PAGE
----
When I was 17 years old, I was in a band.
We never played a single live show. We barely played for an audience beyond the four of us who were in the band.
We never recorded an album. The recordings of our band that do exist are a handful of covers of other bands tracks, and one overly repetetive prog rock track where every instrument needed its chance to have a solo.
We never really knew how to play our instruments with any consistency, recording single takes of tracks into a single microphone pointed towards us from across the room.
The songs we recorded were never that great, from a technical execution standpoint, but it was also some of the most fun I have ever had making music.
Sometimes, there is a joy to confidently muddling through playing music, even if it’s a little above your actual skill level as a musician.
This past couple of weeks, it has been pretty hard to avoid seeing clips floating around the internet of a new indie game called Trombone Champ. The game’s Mii inspired character designs, mixed with the game’s leaning into out-of-tune public domain songs, has been perfect fodder for quick 15 second social media clips that perfectly encapsulate what the game is, and why it has had me so nostalgic for my time playing drums in a band in my late teens.
In Trombone Champ, players simply play a fictional trombone by sliding their mouse up and down, and either clicking or holding down a keyboard key to blow into their new instrument, mimicking play in a style reminiscent of the Guitar Hero series. The concept’s simplicitly however is deceptive, with TromboneChamp making no attempt to magnetise the player into the correct position if they are slightly out of tune. Every slight wobble and imperfection will be heard, as the player tries their very best to get in tune, and stay there, for the duration of the note.
There is a fair bit more to Trombone Champ once you scratch beneath that surface, with a surrealist narrative hidden throughout other areas of the game, but at its core Trombone Champ is a game about throwing songs at you faster than you’re probably ready to handle, and letting you loose to muddle through playing them as best you can. The songs are going to happen whether you are ready or not, and your job as a player is to simply try and keep up as best you can, not stopping and restarting the song just because you were a little out of key.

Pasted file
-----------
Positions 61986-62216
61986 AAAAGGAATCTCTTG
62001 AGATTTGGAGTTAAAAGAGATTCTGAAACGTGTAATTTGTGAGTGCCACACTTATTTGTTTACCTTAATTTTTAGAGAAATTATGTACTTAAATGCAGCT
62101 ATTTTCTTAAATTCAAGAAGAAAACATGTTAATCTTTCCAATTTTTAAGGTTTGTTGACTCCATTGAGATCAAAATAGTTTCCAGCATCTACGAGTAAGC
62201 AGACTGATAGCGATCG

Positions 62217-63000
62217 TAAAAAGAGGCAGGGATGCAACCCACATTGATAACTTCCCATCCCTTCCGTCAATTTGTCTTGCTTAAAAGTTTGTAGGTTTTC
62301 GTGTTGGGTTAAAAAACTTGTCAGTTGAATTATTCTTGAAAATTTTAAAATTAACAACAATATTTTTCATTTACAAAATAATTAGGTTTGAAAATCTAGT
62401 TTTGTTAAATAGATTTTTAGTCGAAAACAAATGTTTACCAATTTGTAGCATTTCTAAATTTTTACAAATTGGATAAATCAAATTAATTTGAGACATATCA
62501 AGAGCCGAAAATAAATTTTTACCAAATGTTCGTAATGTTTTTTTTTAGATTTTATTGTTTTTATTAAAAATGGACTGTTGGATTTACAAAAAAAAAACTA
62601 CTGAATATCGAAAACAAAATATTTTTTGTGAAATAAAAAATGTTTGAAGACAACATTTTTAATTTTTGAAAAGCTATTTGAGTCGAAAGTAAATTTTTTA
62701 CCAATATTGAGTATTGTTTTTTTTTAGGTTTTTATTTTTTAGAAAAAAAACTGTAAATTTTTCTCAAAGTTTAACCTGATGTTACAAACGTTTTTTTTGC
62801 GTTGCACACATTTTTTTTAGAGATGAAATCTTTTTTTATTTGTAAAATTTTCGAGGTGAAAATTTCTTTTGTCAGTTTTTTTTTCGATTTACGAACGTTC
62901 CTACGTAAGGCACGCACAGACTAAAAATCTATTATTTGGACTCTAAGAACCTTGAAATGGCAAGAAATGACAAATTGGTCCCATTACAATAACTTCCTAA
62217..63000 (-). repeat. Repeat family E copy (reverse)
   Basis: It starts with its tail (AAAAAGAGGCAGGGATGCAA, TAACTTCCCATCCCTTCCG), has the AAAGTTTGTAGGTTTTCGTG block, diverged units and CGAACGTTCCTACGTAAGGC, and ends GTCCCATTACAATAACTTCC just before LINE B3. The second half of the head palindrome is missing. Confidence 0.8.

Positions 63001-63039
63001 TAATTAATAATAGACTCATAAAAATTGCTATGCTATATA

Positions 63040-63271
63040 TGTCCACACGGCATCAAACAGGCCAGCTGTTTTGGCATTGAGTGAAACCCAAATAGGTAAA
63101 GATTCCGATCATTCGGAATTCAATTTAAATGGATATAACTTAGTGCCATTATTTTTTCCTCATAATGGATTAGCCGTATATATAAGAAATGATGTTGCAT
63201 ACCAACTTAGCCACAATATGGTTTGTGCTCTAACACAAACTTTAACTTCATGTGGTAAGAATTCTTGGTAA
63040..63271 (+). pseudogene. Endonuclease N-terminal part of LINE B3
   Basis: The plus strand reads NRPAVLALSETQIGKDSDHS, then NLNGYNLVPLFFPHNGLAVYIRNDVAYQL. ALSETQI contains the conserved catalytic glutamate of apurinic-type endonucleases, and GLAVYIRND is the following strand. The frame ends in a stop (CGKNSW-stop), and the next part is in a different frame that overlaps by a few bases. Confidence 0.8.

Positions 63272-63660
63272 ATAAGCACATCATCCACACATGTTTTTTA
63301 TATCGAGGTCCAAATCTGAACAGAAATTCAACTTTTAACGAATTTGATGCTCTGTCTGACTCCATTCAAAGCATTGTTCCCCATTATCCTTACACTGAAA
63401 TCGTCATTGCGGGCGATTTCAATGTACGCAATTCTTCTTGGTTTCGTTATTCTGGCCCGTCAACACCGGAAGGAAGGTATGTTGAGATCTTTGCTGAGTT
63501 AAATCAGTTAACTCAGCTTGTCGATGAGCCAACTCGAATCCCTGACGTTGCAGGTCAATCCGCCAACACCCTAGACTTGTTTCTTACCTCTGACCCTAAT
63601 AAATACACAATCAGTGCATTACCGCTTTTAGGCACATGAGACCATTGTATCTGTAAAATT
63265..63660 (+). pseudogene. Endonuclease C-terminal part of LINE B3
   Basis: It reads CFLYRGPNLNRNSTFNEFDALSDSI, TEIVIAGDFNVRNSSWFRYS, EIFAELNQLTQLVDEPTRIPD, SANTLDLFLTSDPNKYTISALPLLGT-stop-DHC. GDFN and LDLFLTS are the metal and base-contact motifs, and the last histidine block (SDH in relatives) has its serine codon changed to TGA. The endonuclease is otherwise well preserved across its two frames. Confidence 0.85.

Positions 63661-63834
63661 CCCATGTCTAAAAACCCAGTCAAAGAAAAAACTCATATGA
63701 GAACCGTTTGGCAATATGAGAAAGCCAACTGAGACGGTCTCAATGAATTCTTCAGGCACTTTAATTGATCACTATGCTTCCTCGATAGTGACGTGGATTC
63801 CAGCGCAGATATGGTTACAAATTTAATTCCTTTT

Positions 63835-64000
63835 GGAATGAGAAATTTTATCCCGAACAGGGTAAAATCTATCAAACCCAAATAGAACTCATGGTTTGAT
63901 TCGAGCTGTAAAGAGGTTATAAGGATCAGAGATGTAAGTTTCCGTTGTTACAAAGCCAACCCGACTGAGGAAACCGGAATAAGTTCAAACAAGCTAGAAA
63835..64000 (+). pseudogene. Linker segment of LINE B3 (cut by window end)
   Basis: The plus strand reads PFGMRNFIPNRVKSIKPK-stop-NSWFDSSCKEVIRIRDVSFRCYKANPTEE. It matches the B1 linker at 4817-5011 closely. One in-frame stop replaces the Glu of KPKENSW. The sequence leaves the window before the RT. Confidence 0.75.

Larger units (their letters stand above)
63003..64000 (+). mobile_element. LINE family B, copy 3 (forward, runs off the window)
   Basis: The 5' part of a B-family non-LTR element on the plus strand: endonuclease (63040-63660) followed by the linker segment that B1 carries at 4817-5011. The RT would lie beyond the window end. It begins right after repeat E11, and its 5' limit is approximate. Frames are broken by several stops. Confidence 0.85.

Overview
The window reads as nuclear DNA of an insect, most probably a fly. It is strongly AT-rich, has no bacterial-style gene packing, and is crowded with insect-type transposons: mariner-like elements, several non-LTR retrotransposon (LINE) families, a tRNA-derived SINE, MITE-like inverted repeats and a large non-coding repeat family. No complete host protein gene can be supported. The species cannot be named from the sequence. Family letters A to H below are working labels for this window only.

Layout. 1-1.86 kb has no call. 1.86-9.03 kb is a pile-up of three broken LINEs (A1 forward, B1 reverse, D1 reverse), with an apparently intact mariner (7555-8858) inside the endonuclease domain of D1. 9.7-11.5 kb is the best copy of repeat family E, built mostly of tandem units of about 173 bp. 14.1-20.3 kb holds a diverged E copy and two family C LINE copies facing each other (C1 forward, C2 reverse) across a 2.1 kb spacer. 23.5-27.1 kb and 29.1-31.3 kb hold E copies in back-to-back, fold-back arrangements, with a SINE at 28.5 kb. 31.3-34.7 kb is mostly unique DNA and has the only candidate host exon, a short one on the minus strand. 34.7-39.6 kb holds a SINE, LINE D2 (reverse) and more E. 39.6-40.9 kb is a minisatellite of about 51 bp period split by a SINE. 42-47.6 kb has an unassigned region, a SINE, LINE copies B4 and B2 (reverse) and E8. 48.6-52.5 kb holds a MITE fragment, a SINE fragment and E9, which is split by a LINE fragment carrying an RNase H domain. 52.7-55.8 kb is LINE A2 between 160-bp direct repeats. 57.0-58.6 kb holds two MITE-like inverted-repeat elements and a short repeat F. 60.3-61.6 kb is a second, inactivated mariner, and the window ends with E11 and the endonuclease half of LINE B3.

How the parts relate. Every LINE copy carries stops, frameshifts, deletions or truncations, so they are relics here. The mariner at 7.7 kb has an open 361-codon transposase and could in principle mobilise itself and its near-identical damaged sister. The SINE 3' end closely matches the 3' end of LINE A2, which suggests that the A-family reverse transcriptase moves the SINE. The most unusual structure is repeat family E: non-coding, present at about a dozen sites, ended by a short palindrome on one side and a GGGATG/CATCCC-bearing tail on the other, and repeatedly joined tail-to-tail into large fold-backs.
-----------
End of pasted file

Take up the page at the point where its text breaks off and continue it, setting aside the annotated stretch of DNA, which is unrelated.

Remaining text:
The more of Trombone Champ I play, the more I am reminded of my time drumming with my friends in my late teens, and the way we all treated overwhelming tracks as a chance to grow. Many of our favourite songs to play as a band started as absolute disasters, but we threw ourselves in head first, because it was the only way we were going to grow.
As a drummer, I was never that talented. I have a couple of different co-ordination and rhythm impacting disabilities, and was honestly one of the least well suited people possible to playing drums in a band. My playing was often reactive, inconsistent, and lacking in the discipline that a drummer needs as the underpinning of a band’s sound.
But the times I felt most trimphant in that band were the times I knew I had fallen behind or messed up, styled it out as best I could, and just kept going, pushing through, and catching back up to where I was meant to be. Those were the times I felt a song defeat me, and kept going anyway, because it didn’t matter if I was doing perfectly, just that I did the best I could in that moment.
We were all making music that was kind of muddled through, but we were muddling through together, and giving each other space to confidently play our instruments imperfectly.
These past few weeks, watching countless people share with joy their clips of playing Trombone Champ, sharing their performances even when they’re out of tune and inconsistent, without fear of judgement, has been beautiful. As with any instrument, the early stages of learning to perform music will always be awkward, and if we could find joy in that more often, maybe more people would feel more welcome trying to make music of their own too.